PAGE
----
Napier Lopez is a writer based in New York City. He's interested in all things tech, science, and photography related, and likes to yo-yo in Napier Lopez is a writer based in New York City. He's interested in all things tech, science, and photography related, and likes to yo-yo in his free time. Follow him on Twitter.
A chair is just a chair, right?
That’s what I’ve always thought. As someone who gets to work from home, I will write from just about anywhere. From my bed, from my couch, from my kitchen counter, from my sit-stand desk. I’ve been using an Autonomous SmartDesk 2 for years, mostly from a standing position, as I never thought I could sit in a chair all day and still be comfortable. I’d tried a few high-end chairs before, but none that was really revelatory.
And then I got to spend a few weeks with the Steelcase Gesture. For the first time, I really understood why someone would spend cash in the realm of a grand for a fancy chair. This thing is incredibly comfortable, but moreover, it’s comfortable pretty much any way you want to use it.
Steelcase says it designed using new research into the way we sit, in a study that spanned six continents and over 2,000 people. Technology has changed the way we work. Sometimes we’re sitting relaxed watching cat videos, others we’re leaning in during a burst of productivity. Sometimes we lean back lost in thought, others we’re holding a tablet instead of writing at a desk. Combine that with a wide breadth of body types, and designing the perfect chair for every person, at all times, is pretty much impossible.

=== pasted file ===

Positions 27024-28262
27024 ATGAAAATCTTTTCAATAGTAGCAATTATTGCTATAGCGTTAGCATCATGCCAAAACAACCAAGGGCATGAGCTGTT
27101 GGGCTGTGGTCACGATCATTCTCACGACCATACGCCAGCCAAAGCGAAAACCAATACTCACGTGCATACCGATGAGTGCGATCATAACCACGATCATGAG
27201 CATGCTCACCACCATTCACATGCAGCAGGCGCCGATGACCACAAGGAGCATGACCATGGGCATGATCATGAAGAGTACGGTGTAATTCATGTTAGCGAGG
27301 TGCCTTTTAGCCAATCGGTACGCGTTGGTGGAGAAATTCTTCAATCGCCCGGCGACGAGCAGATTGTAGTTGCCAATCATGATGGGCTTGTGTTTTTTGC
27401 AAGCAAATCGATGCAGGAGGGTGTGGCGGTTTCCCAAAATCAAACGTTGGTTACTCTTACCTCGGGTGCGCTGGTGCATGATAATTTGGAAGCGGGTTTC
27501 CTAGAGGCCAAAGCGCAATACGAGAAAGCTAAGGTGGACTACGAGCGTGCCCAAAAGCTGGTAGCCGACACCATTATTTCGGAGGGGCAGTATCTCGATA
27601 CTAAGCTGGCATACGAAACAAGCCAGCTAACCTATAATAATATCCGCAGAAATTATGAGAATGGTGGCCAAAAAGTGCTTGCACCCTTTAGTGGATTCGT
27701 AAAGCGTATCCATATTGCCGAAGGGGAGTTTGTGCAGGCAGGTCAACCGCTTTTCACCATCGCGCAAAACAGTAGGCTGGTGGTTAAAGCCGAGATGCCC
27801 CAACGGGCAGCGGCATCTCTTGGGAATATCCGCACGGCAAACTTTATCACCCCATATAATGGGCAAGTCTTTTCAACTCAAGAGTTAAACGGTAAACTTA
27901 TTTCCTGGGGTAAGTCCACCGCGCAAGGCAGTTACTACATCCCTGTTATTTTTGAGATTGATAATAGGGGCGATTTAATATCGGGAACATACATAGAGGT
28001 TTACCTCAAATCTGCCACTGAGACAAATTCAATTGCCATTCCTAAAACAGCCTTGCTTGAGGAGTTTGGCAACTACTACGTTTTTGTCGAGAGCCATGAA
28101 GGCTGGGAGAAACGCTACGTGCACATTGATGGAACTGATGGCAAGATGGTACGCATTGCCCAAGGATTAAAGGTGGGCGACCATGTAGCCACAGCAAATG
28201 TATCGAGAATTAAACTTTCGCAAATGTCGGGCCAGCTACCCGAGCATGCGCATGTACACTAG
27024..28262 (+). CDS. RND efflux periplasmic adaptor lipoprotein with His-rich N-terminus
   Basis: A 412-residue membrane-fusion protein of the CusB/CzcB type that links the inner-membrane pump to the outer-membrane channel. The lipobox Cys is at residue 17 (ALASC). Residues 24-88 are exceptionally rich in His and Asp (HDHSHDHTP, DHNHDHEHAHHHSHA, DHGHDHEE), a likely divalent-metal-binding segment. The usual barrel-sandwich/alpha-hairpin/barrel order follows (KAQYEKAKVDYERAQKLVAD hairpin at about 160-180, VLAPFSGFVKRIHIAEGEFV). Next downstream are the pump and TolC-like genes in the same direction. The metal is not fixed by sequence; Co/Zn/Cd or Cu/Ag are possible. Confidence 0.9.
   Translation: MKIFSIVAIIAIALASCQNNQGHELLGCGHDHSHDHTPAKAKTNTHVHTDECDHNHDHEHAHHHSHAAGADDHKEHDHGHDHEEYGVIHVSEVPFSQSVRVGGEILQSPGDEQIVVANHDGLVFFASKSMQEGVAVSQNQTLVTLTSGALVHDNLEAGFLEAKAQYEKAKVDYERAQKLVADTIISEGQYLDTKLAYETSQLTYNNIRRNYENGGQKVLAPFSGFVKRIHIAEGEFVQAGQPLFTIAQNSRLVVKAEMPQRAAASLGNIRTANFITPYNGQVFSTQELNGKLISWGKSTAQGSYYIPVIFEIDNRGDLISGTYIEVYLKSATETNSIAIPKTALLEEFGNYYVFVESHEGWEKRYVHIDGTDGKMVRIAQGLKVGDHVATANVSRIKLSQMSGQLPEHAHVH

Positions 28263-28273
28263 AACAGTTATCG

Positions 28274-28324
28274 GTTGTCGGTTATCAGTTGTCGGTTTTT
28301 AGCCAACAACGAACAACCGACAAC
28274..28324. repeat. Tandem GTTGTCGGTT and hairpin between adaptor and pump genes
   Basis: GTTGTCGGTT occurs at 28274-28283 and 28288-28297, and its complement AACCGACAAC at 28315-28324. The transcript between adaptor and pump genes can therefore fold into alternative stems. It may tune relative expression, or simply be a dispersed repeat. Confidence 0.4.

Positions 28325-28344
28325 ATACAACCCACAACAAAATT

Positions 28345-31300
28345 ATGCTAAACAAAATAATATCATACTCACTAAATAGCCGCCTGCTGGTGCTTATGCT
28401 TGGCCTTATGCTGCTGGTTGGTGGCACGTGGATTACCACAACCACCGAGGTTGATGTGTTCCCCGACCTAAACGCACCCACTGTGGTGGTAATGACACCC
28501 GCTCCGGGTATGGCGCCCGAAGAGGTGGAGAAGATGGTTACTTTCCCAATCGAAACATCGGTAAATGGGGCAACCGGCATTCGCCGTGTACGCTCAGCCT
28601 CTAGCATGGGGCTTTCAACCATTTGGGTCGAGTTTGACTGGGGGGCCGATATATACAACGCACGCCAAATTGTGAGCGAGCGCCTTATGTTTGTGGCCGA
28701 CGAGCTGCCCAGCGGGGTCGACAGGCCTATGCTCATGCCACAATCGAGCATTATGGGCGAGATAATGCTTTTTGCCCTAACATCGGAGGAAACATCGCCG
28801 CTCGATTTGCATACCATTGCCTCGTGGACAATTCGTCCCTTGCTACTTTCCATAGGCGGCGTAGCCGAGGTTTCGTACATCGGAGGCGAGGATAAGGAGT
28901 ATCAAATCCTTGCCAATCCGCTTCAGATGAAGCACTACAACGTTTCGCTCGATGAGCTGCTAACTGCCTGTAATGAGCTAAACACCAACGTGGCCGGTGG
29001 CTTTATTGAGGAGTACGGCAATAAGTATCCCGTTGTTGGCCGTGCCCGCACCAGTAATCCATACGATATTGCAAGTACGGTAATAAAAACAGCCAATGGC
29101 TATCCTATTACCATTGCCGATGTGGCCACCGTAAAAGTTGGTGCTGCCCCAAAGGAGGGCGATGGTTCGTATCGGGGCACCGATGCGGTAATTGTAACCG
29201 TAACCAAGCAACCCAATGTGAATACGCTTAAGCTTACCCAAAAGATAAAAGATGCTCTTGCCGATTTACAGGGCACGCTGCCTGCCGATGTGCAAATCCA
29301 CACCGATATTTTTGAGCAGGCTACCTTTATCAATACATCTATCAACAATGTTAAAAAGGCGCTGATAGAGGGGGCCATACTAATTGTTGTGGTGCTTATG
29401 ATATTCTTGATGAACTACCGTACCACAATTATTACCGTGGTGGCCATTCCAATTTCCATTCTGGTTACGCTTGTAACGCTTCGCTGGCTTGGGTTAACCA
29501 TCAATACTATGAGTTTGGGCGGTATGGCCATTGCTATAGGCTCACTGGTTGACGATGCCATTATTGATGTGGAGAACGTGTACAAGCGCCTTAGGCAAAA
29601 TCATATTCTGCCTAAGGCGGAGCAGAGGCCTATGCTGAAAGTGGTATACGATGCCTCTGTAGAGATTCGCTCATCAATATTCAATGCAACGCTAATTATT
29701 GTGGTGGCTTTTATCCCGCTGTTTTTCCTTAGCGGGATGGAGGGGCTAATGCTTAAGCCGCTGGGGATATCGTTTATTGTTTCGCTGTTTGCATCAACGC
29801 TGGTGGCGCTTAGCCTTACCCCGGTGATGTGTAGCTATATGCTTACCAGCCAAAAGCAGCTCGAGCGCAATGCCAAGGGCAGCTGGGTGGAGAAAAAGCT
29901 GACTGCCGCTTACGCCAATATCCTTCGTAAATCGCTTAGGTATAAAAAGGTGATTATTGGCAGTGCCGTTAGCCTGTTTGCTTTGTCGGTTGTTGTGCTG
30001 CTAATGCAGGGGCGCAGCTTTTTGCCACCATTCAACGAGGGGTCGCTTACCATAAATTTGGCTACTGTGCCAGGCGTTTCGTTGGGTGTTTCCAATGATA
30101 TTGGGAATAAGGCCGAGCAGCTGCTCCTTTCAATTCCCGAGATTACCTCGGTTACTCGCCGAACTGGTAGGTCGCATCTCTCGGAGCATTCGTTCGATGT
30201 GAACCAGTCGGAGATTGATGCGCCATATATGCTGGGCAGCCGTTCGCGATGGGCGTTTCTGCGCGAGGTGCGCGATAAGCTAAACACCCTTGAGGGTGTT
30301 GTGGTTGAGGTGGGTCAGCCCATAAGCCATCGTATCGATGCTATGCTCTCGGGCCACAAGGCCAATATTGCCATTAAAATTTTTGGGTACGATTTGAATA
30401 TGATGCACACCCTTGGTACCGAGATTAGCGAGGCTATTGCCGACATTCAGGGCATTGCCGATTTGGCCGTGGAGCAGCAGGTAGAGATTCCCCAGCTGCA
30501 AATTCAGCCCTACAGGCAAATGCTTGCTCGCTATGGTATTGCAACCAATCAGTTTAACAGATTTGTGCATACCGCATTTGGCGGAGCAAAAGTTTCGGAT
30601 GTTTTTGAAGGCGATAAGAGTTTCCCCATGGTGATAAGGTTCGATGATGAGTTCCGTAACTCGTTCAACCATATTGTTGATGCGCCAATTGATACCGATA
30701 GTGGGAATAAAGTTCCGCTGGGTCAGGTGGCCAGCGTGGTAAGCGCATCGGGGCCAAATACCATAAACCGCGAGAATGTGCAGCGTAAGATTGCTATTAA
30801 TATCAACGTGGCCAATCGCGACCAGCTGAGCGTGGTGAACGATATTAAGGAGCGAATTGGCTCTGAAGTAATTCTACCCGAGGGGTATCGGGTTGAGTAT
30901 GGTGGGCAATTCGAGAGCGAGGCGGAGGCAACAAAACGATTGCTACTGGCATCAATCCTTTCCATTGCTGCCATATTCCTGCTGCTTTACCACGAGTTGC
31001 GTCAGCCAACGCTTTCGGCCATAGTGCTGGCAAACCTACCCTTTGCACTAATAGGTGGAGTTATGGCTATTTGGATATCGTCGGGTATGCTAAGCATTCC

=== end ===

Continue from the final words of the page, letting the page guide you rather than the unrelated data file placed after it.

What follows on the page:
Still, the Gesture tries to accommodate all of these scenarios. It supports weights up to 400 lb, its flexible back conforms to your posture, and it comes with a multitude of adjustments to dial in just the right fit.
One nice surprise is that the chair comes fully assembled. Granted, the box is huge and could be difficult to maneuver through a narrow hallway at 70lb, but that’s a small price to pay for a chair that you know is expertly assembled right out of the box. You don’t want an armrest falling off because you didn’t tighten a screw enough, something which has definitely never happened to me.
That weight does lend an immediate sense of quality to the chair; it feels like it can take a beating and then some. It’s an attractive chair too; I tested a basic black version, but you can customize it in just about any color you want.
Having heard so much about the Gesture’s comfort, I think I was conditioned to expect my first sit to feel something like floating a cloud. That description is inaccurate. This isn’t a big leather armchair.
A more accurate description would be inserting yourself into a partial exoskeleton, an Iron Man suit for you back and butt. The Gesture isn’t just comfortable to lounge in – it actively supports your body in a variety of positions.
The adjustments you can make are numerous. You can, of course, adjust the seat height, but you can also adjust the depth of the seat, the height of the lumbar support, the amount of back tilt, the resistance to tilting, as well as the height, width, depth, and angle of the armrests. Moreover, these adjustments are intuitive and easy to make on the fly.